Fundraising

Navigating the Venture Capital Due Diligence Process

Congratulations! After months of networking, pitch meetings, phone calls, and negotiations, you’ve finally signed a term sheet for your company’s first round of venture financing. What you face next could be one of the biggest hurdles to successfully closing your round—the due diligence process. Read on for insights to help you prepare and avoid any disruptive surprises or delays.

What Is Due Diligence?

You likely have heard of “due diligence” in a variety of contexts. In the world of venture capital, due diligence is a comprehensive investigation conducted by potential investors to assess the viability, potential risks, and growth prospects of your company. A level of business due diligence was probably conducted before your company received its term sheet, but the process doesn’t end with the term sheet. Both the investors and their legal teams will now thoroughly review your company records and history to validate information you may have provided in pitch meetings and determine whether there are any material issues they should be aware of before investing. The scale of the due diligence investigation can vary significantly based on the size and complexity of your business and the investors’ internal policies and practices. In any case, the due diligence process is often a significant gating item to closing your financing round.

Preparing for the Due Diligence Process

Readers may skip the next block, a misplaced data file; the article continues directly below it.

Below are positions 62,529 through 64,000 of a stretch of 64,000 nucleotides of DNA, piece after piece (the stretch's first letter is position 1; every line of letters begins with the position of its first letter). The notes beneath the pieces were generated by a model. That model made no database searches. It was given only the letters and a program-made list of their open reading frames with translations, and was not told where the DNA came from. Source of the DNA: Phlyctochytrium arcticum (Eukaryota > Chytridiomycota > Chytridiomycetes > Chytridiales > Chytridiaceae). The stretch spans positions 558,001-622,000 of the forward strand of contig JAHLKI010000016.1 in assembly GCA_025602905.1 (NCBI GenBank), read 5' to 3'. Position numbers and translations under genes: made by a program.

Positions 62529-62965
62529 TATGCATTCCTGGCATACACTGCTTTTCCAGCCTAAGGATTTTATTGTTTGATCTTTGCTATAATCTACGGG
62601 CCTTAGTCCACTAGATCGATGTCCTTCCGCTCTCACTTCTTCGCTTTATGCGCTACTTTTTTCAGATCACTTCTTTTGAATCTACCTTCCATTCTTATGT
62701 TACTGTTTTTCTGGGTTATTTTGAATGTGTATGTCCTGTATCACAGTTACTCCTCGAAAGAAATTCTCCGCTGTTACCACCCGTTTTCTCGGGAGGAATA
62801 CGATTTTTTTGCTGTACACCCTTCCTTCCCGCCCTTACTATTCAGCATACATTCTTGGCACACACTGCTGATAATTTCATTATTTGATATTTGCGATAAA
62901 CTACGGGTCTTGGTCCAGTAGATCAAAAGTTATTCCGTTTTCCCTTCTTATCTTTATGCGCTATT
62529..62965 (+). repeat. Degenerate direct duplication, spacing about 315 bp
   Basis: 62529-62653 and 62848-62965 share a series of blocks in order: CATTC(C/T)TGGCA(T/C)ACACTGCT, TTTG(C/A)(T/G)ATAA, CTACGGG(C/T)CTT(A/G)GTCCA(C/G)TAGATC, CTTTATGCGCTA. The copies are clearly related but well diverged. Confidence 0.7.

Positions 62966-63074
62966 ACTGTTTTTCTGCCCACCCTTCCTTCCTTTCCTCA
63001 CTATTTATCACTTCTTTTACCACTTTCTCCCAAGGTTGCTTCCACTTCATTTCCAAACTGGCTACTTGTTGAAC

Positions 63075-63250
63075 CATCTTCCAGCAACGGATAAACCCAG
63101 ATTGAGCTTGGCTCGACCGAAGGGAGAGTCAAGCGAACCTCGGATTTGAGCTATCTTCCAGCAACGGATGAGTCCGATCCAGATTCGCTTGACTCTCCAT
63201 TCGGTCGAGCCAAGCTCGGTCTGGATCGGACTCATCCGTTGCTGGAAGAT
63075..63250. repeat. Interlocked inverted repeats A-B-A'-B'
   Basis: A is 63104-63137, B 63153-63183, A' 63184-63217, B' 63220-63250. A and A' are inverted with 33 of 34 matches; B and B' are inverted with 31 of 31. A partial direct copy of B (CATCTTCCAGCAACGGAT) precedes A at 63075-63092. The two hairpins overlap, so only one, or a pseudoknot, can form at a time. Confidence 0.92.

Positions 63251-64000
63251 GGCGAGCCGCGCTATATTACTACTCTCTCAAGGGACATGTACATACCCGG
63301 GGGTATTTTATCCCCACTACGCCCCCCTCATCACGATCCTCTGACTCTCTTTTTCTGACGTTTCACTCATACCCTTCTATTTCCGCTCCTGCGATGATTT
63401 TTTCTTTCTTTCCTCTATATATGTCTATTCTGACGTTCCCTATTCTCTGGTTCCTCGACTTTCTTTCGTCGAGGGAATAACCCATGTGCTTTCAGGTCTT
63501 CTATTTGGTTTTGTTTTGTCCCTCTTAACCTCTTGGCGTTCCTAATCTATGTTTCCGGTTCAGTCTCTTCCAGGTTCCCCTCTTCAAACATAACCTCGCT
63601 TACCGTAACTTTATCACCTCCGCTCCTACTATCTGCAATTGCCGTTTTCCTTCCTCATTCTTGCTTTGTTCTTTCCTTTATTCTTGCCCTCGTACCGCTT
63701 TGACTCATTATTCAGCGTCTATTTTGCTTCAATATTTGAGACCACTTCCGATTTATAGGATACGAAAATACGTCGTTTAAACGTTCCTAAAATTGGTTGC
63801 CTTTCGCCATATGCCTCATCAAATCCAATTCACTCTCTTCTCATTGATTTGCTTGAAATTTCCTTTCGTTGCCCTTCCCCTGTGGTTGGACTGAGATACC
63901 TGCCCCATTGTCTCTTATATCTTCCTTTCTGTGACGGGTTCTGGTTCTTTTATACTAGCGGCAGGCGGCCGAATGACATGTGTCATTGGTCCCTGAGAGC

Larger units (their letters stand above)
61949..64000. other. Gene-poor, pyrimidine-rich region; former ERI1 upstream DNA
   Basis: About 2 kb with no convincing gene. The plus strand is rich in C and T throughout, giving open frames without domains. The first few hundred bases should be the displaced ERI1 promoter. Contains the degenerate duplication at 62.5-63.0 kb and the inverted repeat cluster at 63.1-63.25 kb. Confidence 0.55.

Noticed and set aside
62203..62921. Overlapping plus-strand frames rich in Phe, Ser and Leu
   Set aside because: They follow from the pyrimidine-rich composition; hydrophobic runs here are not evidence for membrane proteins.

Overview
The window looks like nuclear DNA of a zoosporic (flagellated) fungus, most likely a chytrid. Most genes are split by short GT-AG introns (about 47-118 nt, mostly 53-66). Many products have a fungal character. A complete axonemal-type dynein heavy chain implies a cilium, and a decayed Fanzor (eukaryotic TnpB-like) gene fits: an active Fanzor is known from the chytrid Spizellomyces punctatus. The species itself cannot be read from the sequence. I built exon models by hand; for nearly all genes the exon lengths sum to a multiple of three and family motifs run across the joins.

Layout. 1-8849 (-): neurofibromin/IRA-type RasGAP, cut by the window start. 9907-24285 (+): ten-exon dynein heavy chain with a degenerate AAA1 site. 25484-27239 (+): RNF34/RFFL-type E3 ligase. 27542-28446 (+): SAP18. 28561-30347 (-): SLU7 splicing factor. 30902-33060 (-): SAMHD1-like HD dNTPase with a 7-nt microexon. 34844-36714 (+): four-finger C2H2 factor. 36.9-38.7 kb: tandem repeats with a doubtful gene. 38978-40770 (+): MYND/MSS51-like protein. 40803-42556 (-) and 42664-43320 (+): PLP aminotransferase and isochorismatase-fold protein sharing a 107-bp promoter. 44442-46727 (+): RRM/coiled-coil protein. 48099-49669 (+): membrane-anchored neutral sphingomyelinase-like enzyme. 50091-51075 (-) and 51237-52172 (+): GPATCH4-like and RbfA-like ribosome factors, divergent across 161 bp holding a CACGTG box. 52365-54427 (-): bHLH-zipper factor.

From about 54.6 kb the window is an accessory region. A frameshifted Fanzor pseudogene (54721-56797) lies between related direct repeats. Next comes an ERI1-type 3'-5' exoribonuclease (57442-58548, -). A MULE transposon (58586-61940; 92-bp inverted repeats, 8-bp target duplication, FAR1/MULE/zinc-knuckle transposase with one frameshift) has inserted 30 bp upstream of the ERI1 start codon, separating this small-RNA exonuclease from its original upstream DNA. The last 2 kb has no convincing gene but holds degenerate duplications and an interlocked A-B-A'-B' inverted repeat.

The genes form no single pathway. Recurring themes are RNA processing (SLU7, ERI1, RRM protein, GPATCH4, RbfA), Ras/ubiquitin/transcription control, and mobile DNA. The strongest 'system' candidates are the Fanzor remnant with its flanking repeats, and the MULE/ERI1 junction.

The discovery of material issues by an investor or their legal team in connection with their due diligence investigation is a sure-fire way to slow down the fundraising process, substantially increase your legal fees, and potentially affect the final financing terms or even whether your financing is consummated. That is why it is critical to be prepared and anticipate these problems ahead of time, so they do not arise at the eleventh hour.

Organize Your Documentation

Investing early in solid recordkeeping and document archival systems is not only good for corporate hygiene; it will also save your company a lot of time and money during a venture financing. The easiest way to cause a delay during the financing process—and potentially make your investors lose faith in your ability to run a rapidly scaling business—is to provide them a massive cache of mislabeled, unsigned, and unorganized documents. Thankfully, there are many low- or no-cost options available, such as Google Drive, Dropbox, or Box, that you can start using before your financing round. You can use these resources to compile and organize all relevant company documentation, such as financial statements, business plans, contracts, IP documentation, and employee and regulatory compliance records. You should keep fully signed copies of everything up to date, organized, and easily accessible. Doing this in advance of a financing can make the process of responding to diligence requests much easier and more cost-effective.

Consult With Your Legal Team

A common scenario we see is a company that avoids hiring legal counsel to keep costs low in the early stages and subsequently hires a lawyer immediately prior to their first venture financing. The legal team will then have to work simultaneously to comb through the company records and get up to speed on the corporate history while also working to move the financing documents forward. Very often, the legal team will discover a variety of issues that need to be addressed before the financing can close. Many issues can be fixed, but some require a lot more time, effort, and cost, especially when it comes to errors and improper or missing documentation related to the company’s capitalization.